The Pagan spirituality underlying and influenced by Norse Mythology is another method or therapy of the human soul, just as Jungian Analysis, or the Stoic Philosophy inspired Cognitive Behavior Therapy attempt to address human suffering. 

Magic, to my understanding, is a process of seeking inner understanding, divination, and then creating rituals to behaviorally bring the wisdom found within into action. To make it real.

Norse mythology repeatedly comes back to the theme of fate (hence the need or desire to divine one’s fate). A pre-determined fate for humans and gods, where the Norns are three primordial weavers of fate. Odin is the King and Sorcerer of the gods, but cannot accept that he does not have power over fate. Loki is the trickster who seems to appear as an agent of fate. When you think you can deceive fate, the trickster clarifies that you are only deceiving yourself. Fate will occur as it is ordained, even if it is in unexpected ways.

In many ways, studying Greek mythology would make much more sense towards understanding the world view of the Greek Stoics and the Egyptian Hermetics which influenced Greek Mythology, Philosophy, and eventually the Christian Alchemists who inspired Jung to develop his system of psychology and individuation.

But the Norse Mythology has a peculiar charm. It is not corrupted by excessive wealth and leisure. The poetry being shared as late as 900 A.D. is completely foreign to the logical modern world view (Logical versus Mytho-Logical) but at the same time it is more contemporary to our time than the Mediterranean spiritualities beginning before 500 B.C. and passed through numerous translations, revisions, and analysis. 

The Philosophy of a Roman Emperor is particularly relevant today as advice for how to consciously (or mindfully) survive the failing empire we are living in. But the Norse give a path to understanding the archaic man within. The Shadow. As Shawn and I have discovered while taking a deep dive into each myth, the archetypal figures of the Norse Gods are predominantly the Shadow versions of archetypes. They are extremes. They are not ideals. They are not figures to emulate. But how do we make the unconscious conscious? To see the edges of our own shadow which “slips through” in the myth and then possibly see more of the parts of our whole self.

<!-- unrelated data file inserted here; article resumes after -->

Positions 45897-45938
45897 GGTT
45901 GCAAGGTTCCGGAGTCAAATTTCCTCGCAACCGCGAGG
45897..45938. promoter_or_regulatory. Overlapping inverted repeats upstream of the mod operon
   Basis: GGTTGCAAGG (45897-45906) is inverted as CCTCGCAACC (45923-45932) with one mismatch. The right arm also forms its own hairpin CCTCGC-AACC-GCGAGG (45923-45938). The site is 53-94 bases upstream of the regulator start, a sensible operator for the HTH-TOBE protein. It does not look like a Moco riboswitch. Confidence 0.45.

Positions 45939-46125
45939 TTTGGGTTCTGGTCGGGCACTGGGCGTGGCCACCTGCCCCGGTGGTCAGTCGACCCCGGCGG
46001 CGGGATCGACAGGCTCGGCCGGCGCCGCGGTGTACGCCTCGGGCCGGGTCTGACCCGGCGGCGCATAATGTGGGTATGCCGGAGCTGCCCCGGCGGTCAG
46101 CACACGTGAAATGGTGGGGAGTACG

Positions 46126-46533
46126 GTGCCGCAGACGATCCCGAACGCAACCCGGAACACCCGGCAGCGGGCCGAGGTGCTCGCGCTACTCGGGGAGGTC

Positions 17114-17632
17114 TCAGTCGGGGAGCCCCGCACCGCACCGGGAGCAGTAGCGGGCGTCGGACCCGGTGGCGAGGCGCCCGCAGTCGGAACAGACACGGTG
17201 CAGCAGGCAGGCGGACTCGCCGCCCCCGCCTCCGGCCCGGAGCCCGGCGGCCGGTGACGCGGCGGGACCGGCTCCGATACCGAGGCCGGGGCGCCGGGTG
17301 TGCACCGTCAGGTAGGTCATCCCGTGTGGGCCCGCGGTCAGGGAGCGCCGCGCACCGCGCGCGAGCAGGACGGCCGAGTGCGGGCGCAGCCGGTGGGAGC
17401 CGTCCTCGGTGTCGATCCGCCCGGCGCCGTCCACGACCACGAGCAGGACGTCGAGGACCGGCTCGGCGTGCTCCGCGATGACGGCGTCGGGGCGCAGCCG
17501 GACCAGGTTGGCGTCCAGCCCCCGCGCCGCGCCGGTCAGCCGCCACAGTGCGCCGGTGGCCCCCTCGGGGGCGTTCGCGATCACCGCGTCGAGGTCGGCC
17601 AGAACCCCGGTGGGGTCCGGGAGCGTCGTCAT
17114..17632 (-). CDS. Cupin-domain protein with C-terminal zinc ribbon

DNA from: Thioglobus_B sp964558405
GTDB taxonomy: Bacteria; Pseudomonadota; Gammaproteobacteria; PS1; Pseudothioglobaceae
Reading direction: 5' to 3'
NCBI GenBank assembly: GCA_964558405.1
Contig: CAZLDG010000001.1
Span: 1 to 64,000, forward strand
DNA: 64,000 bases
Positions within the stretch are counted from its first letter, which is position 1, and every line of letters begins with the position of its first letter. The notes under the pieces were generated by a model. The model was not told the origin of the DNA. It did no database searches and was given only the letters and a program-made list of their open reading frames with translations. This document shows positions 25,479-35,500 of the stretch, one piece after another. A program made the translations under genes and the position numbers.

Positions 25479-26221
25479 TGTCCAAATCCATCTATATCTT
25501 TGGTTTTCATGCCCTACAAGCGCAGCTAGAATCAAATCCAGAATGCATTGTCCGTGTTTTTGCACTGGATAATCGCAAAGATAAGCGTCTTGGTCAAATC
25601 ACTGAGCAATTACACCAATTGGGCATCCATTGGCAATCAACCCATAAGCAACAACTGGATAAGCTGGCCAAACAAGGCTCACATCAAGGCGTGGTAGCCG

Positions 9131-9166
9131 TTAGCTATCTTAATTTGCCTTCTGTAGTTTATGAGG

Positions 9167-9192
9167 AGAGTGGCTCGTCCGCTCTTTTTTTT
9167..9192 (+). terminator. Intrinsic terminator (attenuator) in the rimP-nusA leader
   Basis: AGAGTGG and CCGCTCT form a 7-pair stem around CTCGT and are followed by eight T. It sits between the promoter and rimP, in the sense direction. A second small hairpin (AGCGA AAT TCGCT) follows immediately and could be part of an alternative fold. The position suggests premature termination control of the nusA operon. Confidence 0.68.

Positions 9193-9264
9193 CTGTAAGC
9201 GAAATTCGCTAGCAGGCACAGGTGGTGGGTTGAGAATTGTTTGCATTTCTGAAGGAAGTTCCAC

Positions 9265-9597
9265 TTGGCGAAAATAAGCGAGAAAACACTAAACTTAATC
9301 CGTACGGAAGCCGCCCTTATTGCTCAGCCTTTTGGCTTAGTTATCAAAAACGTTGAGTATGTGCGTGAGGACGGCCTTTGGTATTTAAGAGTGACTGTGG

These are the “passions” to the Stoics, which are unhelpful for a virtuous, functional ego or governing faculty (hegemonikon), which allows us to function and contribute to polite society.

To feel deeply, to lust and desire, to take what we want. To deceive ourselves and others. To be lazy, cowardly, resentful, unmanly. To defy fate. These are all themes of Norse Mythology. These are parts of the human Shadow. To improve as a Stoic is to recognize these vulnerabilities. You have to catch these false impressions in order to not act on them. To pretend they are not there is to risk acting on them unconsciously (unmindfully).

For Jungians, it is similar. The personal Shadow must be integrated. The Archetypal Shadow is too powerful and must be clarified as outside of the Self. The personal Shadow must be acknowledged, respected, negotiated with. To find ritual to act it out consciously rather than rely on unconscious defense mechanisms or other mindless harm to the self or others. 

The Stoics (according to my reading of Pierre Hadot) say that because of the faculty of reason, we all want what is good for us. It is only due to assenting to false impressions that we do not clearly see what is ‘the good.’ That we do not see that what is good for others is what is good for us (Justice). 

The Shadow also wants what is good for us. But it does not utilize the faculty of reason unless we (the ego) bring it to the table. To negotiate with and integrate the Shadow is to acknowledge the passions, give them their due respect, and then be the adult in the room that makes a decision on action. 

In Dialectical Behavior Therapy, “all feelings are valid”. It is an experience that occurs. An impression that did arise. Then we have to notice it mindfully and make a conscious choice about what to do with that impression.

To deny the existence of the passions, the false impressions, or the Shadow’s good intention, is leave the Shadow to its own devices and allow it to build up stronger and stronger in a dark closet.

The Shadow is “us”, it is one half of the whole self. To find the whole Self is to face the darkness, but also to recognize the “gold” of the hero’s journey. The Mead of Poetry. The “goods of the soul” relegated to the underworld. Our strengths, passions, vulnerability, courage, joy, ecstasy. Some of the most wonderful aspects of human experience.


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David Alexander

New Mexico-based psychotherapist exploring Stoic Philosophy and Jungian psychology to understand human nature, aiming for self-discovery and empathy through integrated disciplines.